John M. Olin

John Myers Olin courtesy of Stuart LevitanJohn M. Olin is considered the father of the Madison Parks system. He was a leading entrepreneur, conservationist, and philanthropist. His innovation paved the way for the parks that we have today. John Olin moved to Madison in August 1874, at the age of twenty-three to teach rhetoric and oratory studies at the University of Wisconsin-Madison. After four years, he attended U.W Law School, completing the two-year program in just one year. He eventually became a professor in the law school.

Between 1894 and 1909, Olin was the president and propeller of the Madison Park and Pleasure Drive Association (MPPDA). The MPPDA began with just 3.5 acres of parkland with no park commission. By 1909, Olin established 269 acres of parkland, a park commission, and a “park-building” organization; he persuaded community members to contribute over a quarter of a million dollars to the development and maintenance of the parks.1

Thanks to John Olin and the legacy he created and left, today there are 266 Madison Parks which includes more than 6,000 acres of park land.

*Mollenhoff, David V., Madison: A History of the Formative Years (Dubuque, IA: Kendall/Hunt Publishing Company, 1982), 231

The First President of the Madison Park & Pleasure Drive Association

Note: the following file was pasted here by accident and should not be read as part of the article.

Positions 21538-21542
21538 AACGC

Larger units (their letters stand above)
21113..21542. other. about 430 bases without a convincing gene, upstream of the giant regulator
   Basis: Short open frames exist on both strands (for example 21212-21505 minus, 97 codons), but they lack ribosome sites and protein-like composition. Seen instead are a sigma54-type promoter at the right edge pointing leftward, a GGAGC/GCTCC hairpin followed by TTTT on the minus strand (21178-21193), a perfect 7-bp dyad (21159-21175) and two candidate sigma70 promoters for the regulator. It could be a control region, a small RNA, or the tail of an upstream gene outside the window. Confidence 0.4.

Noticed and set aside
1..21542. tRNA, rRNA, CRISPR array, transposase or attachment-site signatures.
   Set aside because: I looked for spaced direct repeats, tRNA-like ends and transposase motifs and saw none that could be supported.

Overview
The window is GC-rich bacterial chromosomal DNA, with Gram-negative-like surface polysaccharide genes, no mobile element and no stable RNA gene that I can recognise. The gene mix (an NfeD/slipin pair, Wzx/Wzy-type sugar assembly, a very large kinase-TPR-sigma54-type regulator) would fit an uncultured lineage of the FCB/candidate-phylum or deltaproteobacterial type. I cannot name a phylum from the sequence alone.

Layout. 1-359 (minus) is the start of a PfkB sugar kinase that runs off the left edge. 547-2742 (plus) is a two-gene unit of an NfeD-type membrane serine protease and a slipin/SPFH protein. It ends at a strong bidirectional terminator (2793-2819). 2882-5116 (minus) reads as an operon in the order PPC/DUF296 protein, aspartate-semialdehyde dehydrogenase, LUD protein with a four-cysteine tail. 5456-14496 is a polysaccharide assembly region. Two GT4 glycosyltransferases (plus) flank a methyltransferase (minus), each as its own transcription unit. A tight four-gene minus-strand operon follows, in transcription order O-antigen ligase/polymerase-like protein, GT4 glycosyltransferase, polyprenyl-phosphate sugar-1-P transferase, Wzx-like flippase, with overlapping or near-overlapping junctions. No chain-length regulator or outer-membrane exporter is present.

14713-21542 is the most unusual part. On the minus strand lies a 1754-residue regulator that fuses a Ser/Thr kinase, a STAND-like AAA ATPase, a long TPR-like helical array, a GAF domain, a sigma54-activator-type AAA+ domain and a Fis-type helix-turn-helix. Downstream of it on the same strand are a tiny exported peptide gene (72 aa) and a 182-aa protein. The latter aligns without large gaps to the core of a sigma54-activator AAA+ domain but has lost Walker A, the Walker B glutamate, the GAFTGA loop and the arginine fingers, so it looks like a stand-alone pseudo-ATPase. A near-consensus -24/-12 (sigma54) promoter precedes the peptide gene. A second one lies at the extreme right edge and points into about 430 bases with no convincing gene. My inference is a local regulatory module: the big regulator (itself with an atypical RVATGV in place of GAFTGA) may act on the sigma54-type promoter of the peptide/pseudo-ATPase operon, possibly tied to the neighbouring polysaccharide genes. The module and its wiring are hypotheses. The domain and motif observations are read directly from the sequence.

In April 1892, UW Professor Edward T. Owen began work on creating the Madison Park & Pleasure Drive Association and enlisted John M. Olin to work with him. At this point, there were no parks, pleasure drives or lakeshore areas available for public use in the Madison area with the exception of Orton Park, which was previously the City’s cemetery.

Owen purchased 14 acres for park & pleasure drive purposes (extending from the northeast corner of the Catholic cemetery west through the William Larkin Farm around Sunset Point, the dividing into 2 drives – one continuing to Mineral Point Road and the other proceeding North to University Avenue.) for $3,000 which included the improvements to that land. This is now known as Hoyt Overlook.

Owen and Olin obtained easements and contributions to create a causeway across University Avenue – known as Willow Drive. The creation Willow Drive and a gift from Edward Hammersley and a citizens group, a drive was established connecting Observatory Drive with Raymer Road (Eagle Heights Road, later Lake Mendota Drive) in addition to reconstructing the Rustic Bridge. Opening in October, this connection became the first scenic or pleasure drive – University Avenue to (present-day) Capital Avenue.  It was a huge success opening to 70 carriages that made the 3-hour drive.


Renewing the Legacy